The sheer quantity and complexity of software today also opens up vulnerabilities over time. The growing library of software used in cars, for instance, requires regular updates. “It’s hard for manufacturers to keep up with maintaining all this,” says Garcia. “How can they make sure they are not incorporating new vulnerabilities? The amount and complexity of code has gone beyond the limits of what humans can check, so we need automated systems.”
Real risks: There have been over 260 attacks on connected cars since 2010. Image credit: Alamy.
Manufacturers, rushing smart products to market, are pushing out products at ever-quicker development cycles, increasing the likelihood of flaws. They are also buying more and more components for which they often do not even have the source code, making them “literal black boxes” says Garcia. “This is worrying because security is, in general, not compositional; two elements can be secure in isolation but compromised when you put them together”.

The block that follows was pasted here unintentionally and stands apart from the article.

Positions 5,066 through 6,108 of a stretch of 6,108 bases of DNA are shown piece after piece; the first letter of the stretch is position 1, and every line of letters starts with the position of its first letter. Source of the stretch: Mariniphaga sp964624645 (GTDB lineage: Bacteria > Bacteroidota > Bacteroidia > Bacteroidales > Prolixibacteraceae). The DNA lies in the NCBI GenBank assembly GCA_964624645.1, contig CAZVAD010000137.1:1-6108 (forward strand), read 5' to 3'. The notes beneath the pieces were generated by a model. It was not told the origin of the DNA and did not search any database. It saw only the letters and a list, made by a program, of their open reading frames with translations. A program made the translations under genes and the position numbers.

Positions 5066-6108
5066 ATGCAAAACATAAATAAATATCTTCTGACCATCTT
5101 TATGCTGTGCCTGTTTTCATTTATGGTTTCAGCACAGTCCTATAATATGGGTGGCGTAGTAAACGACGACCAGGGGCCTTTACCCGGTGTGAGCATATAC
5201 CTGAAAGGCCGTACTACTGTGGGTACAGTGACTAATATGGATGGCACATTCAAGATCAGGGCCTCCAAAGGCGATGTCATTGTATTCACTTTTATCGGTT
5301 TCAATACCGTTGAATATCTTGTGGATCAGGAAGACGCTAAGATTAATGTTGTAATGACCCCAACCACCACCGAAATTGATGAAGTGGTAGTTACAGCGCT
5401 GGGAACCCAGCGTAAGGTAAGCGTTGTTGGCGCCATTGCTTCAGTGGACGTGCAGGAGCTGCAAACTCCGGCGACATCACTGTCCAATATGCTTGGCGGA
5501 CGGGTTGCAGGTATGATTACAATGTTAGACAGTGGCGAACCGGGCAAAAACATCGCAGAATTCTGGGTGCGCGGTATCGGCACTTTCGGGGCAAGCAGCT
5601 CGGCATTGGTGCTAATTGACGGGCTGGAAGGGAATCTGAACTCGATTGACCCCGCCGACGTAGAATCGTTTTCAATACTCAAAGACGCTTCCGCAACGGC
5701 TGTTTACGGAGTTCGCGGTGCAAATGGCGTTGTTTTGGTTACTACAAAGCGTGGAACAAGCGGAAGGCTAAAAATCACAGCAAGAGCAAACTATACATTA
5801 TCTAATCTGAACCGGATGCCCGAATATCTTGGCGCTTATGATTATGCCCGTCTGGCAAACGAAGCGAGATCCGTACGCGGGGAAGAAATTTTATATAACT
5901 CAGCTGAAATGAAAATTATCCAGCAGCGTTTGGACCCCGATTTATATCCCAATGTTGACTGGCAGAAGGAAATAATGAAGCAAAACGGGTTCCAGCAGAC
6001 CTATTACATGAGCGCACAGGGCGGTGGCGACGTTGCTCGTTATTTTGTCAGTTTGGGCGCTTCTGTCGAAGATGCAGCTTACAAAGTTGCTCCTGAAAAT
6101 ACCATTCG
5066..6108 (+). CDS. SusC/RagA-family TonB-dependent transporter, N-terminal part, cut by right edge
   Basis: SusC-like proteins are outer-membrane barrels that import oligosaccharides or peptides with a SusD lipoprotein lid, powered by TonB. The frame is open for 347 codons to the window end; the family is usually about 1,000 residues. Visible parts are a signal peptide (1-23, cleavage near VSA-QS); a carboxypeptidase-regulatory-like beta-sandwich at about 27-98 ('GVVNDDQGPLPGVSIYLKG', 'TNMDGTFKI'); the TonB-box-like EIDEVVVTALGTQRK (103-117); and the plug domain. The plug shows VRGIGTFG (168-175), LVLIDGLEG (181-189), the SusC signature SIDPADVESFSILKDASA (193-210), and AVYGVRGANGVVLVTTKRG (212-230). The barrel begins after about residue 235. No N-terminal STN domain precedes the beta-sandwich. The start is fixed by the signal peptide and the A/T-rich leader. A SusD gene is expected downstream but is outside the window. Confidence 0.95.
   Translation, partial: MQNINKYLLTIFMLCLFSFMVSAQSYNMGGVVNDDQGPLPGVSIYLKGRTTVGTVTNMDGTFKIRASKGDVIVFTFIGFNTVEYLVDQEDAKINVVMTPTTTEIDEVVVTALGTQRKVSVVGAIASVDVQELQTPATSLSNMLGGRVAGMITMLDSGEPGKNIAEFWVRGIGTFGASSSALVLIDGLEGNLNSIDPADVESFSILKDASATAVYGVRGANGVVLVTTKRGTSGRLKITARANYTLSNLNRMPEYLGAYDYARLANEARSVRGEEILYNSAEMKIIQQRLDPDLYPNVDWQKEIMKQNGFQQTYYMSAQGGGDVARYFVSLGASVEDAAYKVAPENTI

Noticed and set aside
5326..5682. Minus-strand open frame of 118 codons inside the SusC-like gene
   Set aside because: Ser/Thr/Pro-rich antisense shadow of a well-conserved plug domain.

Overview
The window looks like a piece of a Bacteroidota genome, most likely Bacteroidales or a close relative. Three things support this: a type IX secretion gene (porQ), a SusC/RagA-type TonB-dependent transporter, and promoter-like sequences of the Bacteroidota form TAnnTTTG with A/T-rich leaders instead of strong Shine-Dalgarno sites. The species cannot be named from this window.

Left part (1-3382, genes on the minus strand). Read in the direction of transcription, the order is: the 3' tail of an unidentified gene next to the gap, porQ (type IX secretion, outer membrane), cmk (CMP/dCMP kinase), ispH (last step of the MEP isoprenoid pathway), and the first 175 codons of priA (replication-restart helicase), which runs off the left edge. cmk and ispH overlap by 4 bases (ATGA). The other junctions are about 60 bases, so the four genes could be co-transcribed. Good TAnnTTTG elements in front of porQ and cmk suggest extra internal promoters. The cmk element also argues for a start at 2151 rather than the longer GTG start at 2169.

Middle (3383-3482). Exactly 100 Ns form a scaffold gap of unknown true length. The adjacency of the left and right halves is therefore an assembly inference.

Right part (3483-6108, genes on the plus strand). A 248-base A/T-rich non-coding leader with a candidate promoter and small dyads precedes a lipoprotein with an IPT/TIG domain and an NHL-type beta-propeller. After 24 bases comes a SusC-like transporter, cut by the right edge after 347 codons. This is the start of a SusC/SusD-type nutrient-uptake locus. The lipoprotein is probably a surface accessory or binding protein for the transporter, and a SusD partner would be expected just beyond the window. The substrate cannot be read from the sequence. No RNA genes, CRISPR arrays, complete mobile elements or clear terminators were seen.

Academic researchers can play a crucial role in stress-testing products and working with industry to develop solutions. Researchers at the University of Birmingham, for instance, are developing ‘trust anchors’ that enable devices and technologies, including vehicles, to authenticate vital instructions such as those from the engine control module. To fight relay attacks, they are designing protocols that can detect tiny delays in communication speed that indicate a new device entering a network. “Car key manufacturers will start to integrate this into their systems in the near term and we are currently doing the groundwork for this,” says Chothia.